Pet Sounds: A series in which teaching staff and students from the English Department reflect on a piece of music or song. [Read all entries.] [Revisit the “Headspace” series.] [Revisit the “Ongoing” series.] [Revisit the “Interrogative” series.]
Music is a time machine. Proust knew it. Even though there were no pop songs in his era, a petite phrase in a sonata could transport you.
There were no music videos in the early years of the 20th century either. But there sure were in its final decade. In Russia too. Crap, mostly. Heaps of pop. Flea markets and kiosks near metro stations sold music videocassettes along with porn, or stuff that was almost porn. Real stuff was available at certain spots, though. Harder to fish out, but you came to know where to find it.
I believe it was 1996. Friends from two music bands gather to watch videos in a carpeted flat in St Petersburg’s Dostoevskian area. We sit on the floor, one girl and four boys, aged 17 to 25. The video cassette goes in. Our eyes wide open. Soon, five jaws drop like tears. We’re immersed in witnessing the Double Trio avatar of KING CRIMSON, the band first formed in 1968. That’s the musical generation we identify with, better than anything more recent. We get infected, we empathise, we want to write something like this and perform it this way. The CRIMSON 1995 line-up will become family. We will let them in. Learn what Gunn’s Warr Guitar and Levin’s Chapman Stick are. What makes Fripp’s soundscapes, and how his spiderish sitting self hovers over things and spins everything together. Where Belew holds a slide for that string seagull sound, and when he applies an electric drill to show off. How to tell the sound of Brufford’s percussion from Mastelotto’s; and either’s from anyone else’s. We will recognise their sound by ear in any other band they play with. We will see them all live—not all of them together, but in amazing combinations nonetheless.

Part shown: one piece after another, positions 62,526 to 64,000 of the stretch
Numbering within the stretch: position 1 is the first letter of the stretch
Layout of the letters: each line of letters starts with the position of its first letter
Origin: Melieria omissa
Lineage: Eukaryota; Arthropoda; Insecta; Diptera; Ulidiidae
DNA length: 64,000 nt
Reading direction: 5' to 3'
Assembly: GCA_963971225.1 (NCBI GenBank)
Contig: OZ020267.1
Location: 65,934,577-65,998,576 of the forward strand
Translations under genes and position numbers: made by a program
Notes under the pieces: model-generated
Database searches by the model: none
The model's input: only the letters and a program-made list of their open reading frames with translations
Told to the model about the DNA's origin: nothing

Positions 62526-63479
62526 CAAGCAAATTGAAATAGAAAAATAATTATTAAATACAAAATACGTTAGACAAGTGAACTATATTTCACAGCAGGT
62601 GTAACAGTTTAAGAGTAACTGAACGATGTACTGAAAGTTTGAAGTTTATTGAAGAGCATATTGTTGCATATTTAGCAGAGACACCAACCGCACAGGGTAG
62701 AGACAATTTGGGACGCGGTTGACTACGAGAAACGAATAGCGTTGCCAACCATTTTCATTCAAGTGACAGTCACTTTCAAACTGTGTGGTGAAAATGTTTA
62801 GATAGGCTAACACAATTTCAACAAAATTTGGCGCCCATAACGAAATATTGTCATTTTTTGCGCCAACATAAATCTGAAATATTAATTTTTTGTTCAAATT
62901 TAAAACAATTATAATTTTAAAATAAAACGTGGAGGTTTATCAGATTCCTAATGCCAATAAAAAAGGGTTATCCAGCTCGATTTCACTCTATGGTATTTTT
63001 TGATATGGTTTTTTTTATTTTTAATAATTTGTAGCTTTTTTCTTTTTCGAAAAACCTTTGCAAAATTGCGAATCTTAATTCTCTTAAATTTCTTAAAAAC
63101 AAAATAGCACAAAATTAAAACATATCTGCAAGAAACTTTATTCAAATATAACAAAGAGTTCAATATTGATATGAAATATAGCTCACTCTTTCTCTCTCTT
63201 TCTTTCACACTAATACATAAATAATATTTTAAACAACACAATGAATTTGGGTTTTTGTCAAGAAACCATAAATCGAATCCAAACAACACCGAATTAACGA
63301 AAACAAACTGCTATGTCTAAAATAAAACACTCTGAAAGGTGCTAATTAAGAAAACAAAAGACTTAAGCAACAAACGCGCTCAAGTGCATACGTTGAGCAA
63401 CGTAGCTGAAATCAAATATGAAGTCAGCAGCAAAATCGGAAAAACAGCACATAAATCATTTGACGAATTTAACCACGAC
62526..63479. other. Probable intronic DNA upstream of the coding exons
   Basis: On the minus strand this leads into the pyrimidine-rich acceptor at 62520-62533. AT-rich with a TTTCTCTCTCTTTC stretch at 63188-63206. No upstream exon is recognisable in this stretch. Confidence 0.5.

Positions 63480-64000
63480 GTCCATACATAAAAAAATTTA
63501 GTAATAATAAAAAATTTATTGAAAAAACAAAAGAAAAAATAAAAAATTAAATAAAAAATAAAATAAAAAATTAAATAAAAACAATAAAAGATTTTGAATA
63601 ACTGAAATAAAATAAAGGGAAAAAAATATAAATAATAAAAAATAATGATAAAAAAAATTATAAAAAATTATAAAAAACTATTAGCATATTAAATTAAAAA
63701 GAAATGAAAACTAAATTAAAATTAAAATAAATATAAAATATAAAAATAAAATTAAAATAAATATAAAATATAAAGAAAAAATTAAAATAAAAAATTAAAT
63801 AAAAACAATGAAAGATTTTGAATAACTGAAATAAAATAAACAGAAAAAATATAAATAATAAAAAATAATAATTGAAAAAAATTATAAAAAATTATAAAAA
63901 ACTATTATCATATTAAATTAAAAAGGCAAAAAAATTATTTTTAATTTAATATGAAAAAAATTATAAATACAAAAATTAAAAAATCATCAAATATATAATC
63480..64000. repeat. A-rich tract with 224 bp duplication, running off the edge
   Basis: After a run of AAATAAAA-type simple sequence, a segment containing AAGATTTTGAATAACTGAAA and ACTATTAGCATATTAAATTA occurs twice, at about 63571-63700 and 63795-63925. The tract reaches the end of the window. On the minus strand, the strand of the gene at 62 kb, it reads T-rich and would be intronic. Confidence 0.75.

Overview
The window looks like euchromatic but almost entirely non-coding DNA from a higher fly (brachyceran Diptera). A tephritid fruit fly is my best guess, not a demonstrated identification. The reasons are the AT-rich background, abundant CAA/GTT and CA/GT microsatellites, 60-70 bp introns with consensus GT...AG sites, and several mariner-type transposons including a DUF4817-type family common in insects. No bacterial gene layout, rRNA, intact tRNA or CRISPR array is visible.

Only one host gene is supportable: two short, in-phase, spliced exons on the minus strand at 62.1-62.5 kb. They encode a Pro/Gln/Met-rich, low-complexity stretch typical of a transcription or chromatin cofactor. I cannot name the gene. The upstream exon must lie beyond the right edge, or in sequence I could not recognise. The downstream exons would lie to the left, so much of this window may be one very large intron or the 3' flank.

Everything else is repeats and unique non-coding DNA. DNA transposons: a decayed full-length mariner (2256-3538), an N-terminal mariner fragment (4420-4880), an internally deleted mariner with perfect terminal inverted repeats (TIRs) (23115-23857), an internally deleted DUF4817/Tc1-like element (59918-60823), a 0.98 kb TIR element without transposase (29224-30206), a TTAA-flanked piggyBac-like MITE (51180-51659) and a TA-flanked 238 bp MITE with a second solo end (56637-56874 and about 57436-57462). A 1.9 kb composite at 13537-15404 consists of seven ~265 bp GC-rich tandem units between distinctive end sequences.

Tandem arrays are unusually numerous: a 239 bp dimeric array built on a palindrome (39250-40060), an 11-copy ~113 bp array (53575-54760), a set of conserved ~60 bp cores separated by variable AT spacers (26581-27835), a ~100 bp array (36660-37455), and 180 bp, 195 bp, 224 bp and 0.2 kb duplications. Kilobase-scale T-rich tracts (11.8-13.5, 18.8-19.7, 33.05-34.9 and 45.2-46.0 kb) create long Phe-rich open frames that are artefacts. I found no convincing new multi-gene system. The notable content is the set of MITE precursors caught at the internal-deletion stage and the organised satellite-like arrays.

But not all of us will. The boy of 25 died that same year. Almost as many years as he spent on this Earth have elapsed since then. The girl and boy of 17 have two daughters now. The boy of 21 has stayed in the music business. And those CRIMSON tracks, whether samples of atonal avant-garde or rock ballads, texted or wordless, are our common language. From only that One Time.
Ivan Delazari is a PhD Fellow at the Department of English Language and Literature currently engaged in a musico-literary intermediality research project. In 1990-2000, while first a secondary school and then university student in St. Petersburg, Russia, he was leader of a music band he co-founded with his younger brother and a classmate. [Click here to read all entries by Ivan.]